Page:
Home > Home > Preparing your home for winter storm Juno

Preparing your home for winter storm Juno

We won’t mention what the weather is like in Portland right now, but our friends and colleagues in Digital Trends’ NYC office are preparing to batten down the hatches. The National Weather Service issued a blizzard warning for New Jersey, New York, and up to Maine; up to three feet of snow is predicted to fall in some areas. The warning is well under way, and the storm is expected to worsen overnight.

Hopefully East Coasters expected to be affected by the snow already have emergency preparedness kits in their homes. New York Mayor Bill de Blasio has been acting as a horseman for the snowpocalypse for almost 24 hours, giving residents time to stock up on food and water. Three days’ worth of food and water is the standard recommendation, and each person needs a gallon of water per day. For food, nonperishable items, preferably those that don’t require cooking, can range from granola bars to cans of tuna and veggies to peanut butter and crackers. Food in the fridge is safe to eat, if the power goes out for less than four hours; a freezer full of food should stay cold for 48 hours, according to the CDC, so try to keep the door closed. Pets also need plenty of water and food, and babies have special needs, including formula and diapers.

Speaking of diapers, sanitary items like hand sanitizer, toilet paper, and plastic bags will come in handy if something happens to the water supply. It’s also a good idea to fill up on prescriptions and make sure the first-aid kit is good to go.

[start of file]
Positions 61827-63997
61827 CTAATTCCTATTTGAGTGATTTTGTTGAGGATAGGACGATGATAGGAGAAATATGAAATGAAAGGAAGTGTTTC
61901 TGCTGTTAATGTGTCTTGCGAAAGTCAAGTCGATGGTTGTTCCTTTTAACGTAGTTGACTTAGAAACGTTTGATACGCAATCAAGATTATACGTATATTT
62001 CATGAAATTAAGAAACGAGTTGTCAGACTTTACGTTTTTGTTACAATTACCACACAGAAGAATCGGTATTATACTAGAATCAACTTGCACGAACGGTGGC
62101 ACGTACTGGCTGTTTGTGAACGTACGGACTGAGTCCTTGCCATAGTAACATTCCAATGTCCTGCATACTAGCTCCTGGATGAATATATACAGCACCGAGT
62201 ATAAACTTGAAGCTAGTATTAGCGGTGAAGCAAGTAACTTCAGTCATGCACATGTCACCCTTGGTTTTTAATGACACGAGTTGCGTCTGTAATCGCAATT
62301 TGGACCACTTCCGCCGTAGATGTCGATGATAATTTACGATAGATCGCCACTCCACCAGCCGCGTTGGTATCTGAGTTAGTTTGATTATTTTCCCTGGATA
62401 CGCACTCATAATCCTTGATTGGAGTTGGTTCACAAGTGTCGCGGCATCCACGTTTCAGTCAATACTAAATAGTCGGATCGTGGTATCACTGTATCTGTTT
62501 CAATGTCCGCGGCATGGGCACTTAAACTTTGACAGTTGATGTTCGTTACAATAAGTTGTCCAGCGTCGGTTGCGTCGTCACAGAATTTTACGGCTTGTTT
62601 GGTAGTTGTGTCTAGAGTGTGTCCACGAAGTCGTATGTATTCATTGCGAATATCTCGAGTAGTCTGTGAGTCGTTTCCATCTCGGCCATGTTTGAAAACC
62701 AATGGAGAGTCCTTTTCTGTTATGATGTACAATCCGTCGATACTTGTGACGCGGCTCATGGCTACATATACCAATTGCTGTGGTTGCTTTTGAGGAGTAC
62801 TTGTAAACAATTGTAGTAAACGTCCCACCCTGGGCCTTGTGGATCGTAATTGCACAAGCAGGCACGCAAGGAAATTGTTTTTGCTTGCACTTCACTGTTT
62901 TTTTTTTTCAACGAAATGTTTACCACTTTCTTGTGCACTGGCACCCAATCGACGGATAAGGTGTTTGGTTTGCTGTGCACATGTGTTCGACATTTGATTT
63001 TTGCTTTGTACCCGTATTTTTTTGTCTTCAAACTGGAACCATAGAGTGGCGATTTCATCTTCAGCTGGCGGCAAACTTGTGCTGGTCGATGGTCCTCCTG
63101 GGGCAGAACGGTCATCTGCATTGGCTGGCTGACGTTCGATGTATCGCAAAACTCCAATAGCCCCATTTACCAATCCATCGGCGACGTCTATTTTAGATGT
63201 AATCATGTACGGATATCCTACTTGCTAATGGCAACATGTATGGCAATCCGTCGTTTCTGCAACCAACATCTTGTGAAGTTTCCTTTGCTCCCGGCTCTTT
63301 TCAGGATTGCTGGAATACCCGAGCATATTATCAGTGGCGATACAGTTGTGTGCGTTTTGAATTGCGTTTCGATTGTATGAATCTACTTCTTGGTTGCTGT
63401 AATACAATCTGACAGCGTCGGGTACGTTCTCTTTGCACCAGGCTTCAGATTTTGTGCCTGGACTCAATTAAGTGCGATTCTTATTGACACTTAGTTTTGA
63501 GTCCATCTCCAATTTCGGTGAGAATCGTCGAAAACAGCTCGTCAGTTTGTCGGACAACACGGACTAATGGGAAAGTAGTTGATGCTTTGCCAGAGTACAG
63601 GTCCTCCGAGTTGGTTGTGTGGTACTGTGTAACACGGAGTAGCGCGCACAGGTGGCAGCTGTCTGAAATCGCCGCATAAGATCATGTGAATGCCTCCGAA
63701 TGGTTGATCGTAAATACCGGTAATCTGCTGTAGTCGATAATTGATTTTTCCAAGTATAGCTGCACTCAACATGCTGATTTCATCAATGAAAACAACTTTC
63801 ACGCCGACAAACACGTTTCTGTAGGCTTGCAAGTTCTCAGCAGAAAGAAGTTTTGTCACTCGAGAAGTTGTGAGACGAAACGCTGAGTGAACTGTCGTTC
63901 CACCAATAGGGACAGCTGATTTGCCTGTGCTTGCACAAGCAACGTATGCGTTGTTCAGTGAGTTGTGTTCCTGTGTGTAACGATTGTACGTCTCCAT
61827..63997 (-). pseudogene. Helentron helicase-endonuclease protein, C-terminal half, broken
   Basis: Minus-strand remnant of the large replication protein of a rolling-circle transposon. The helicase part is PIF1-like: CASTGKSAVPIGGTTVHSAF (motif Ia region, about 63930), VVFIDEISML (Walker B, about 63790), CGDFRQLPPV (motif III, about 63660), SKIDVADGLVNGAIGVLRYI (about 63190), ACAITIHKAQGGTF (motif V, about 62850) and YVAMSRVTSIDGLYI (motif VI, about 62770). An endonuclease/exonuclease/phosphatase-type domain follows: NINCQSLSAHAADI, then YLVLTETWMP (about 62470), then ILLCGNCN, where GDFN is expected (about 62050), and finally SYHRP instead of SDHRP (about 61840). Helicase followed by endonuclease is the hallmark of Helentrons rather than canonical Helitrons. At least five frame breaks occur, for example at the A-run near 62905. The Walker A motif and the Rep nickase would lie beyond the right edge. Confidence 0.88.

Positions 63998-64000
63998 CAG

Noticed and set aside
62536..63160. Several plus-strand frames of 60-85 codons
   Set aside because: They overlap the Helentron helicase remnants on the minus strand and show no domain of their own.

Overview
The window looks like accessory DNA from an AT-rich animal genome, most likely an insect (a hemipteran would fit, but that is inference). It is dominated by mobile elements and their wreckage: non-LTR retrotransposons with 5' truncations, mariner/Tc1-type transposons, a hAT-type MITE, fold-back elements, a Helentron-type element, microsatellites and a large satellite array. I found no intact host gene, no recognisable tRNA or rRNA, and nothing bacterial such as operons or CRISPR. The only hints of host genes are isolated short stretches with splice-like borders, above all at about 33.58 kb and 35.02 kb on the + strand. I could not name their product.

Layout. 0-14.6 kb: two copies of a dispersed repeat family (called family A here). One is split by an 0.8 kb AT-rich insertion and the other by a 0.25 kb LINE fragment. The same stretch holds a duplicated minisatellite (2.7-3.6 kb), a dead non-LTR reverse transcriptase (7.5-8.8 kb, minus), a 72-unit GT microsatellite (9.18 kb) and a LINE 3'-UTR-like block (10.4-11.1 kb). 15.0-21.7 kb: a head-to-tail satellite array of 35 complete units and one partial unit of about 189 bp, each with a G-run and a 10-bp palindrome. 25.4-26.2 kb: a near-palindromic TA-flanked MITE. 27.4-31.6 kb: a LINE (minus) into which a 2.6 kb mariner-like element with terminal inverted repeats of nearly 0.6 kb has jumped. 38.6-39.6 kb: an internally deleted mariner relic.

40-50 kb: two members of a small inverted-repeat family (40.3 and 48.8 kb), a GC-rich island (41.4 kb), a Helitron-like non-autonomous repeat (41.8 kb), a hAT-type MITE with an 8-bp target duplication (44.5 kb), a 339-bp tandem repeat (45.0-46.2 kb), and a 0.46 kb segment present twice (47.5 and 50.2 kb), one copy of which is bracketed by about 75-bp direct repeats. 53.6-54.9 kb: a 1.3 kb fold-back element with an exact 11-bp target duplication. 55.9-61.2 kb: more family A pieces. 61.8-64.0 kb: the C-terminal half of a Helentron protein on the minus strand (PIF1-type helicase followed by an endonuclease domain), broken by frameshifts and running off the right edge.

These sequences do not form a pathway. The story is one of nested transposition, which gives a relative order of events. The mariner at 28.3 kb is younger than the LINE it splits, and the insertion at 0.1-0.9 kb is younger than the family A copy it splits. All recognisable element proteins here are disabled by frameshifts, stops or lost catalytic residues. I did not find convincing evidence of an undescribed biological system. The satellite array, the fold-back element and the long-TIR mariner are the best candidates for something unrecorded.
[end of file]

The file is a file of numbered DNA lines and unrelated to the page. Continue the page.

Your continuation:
Related: How to prepare your car for winter

In preparation for the storm, gather flashlights, batteries, phone chargers, blankets, a radio, and lots of layer-able clothing. Your radio should get NOAA weather alerts and be hand-crank operated, in case the batteries fail and the power’s out for a long time. Some newer models even come with smartphone chargers.

FEMA has some additional recommendations of how to stay safe once the blizzard hits, especially if you lose power. Limit the number of rooms you use and keep the doors to all others closed. Put on lots of layers and use blankets and sleeping bags. Don’t use generators or barbeques indoors or heat your home with the oven. Check the batteries on your carbon monoxide detector; test your smoke detector’s batteries, if you’ll be using candles.

Cover windows with plastic to help insulate the house; keep faucets dripping to minimize the chance of a pipe bursting.

Be on the lookout for signs of frostbite (extremities lose feeling and turn pale) and hypothermia (uncontrollable shivering, memory loss, slurred speech, exhaustion, disorientation, and incoherence). Warm frostbitten skin by covering it up but don’t rub; they’ll need medical attention. If someone is exhibiting symptoms of hypothermia, he or she will also need medical care as soon as possible; in the meantime, pile on the blankets and give him or her warm beverages (sans alcohol, so no hot toddies).

If the power is out for several days, the city may set up shelters. Text SHELTER + your ZIP code to 43362 to get a list of places to go in your area.

Stay safe, East Coast!